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KNOXVILLE — The Jazz for Justice Project will host a conference at UT Knoxville on the impact of resource mining in Africa and a benefit concert for the people of northern Uganda this week.

The conference on extractive industries in Africa, titled “Blood Diamonds, Blood Phones and the Devil’s Gold: Africa’s Resource Curse,” will be held on Thursday, Oct. 1, from 5 to 7 p.m. in the Toyota Auditorium at the Howard H. Baker Jr. Center for Public Policy. The conference is free and open to the public.

The benefit concert, now in its fourth year, is a fundraiser to support music and arts in the post-conflict reconstruction of northern Uganda.

The concert will be held Friday, Oct. 2, at 6 p.m. at Club Catalyst in the Old City area of downtown Knoxville.

This year’s concert lineup:

  • Jeff Sipe Trio
  • Jonathan Scales Fourchestra
  • Kelle Jolly, Will Boyd and Emily Mathis
  • Guy Farmer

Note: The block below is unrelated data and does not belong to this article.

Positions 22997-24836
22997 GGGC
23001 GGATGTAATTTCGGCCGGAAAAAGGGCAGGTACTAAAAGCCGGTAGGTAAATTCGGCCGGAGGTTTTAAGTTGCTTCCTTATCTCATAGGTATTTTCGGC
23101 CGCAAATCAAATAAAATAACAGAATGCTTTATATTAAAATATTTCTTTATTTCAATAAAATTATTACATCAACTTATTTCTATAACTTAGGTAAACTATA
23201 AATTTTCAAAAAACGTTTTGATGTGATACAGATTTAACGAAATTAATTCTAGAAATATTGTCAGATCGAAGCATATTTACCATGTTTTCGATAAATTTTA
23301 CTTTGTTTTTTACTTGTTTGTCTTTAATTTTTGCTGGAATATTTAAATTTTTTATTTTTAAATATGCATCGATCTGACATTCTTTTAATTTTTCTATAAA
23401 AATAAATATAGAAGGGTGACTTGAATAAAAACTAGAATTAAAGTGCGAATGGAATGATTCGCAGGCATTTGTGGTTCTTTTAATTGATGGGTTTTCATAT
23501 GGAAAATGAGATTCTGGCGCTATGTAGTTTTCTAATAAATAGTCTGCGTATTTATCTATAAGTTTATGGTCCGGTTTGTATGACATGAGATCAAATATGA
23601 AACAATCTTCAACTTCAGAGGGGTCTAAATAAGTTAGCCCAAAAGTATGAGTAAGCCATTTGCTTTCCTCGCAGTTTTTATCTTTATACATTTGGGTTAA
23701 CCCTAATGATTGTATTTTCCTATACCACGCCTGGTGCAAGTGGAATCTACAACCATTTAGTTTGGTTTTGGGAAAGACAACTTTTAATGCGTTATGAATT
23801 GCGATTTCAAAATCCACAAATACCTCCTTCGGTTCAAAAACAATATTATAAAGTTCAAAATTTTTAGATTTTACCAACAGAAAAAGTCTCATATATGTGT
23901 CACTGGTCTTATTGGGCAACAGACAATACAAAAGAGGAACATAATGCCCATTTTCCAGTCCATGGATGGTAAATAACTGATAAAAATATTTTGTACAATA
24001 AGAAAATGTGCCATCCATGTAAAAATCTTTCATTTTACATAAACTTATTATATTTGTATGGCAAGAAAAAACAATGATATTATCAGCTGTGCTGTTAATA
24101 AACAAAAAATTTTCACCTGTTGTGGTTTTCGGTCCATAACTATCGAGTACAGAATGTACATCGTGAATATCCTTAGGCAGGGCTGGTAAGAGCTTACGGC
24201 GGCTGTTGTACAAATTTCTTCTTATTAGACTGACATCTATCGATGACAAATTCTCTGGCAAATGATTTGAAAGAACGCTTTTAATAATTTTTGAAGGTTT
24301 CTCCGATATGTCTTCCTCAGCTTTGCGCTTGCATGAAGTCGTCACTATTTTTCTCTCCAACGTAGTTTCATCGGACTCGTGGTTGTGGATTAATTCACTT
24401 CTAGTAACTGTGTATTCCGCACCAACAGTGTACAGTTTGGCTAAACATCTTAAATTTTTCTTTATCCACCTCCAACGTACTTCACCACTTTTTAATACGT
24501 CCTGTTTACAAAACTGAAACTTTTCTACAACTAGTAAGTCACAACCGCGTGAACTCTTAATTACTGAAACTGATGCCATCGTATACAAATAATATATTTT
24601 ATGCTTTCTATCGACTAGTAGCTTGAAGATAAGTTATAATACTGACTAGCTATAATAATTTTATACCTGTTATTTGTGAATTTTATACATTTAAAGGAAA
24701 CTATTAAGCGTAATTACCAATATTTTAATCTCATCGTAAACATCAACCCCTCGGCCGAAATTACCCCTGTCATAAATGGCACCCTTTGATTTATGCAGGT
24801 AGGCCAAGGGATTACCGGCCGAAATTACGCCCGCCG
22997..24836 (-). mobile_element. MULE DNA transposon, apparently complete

• UT Jazz Student Combo
  • Thad Brown’s Jazz Unit
  • PaperRockScissorKick

Tickets are $10 for students and faculty and $15 for non-students at the door. Advance tickets also are available for $10 in the Honors Office in Melrose Hall.

The Jazz for Justice Project was started in 2006 by UT Religious Studies Professor Rosalind Hackett to raise funds, awareness and support for northern Uganda. Since then, the organization has grown into an ensemble of faculty, students, musicians and religious and community activists dedicated to ending the suffering in Uganda and to exploring the use of music and the arts in peace building.

For more information, visit the Jazz for Justice Web site at

C O N T A C T :

Rosalind Hackett (865-974-6980,

Charles Primm (865-974-5180,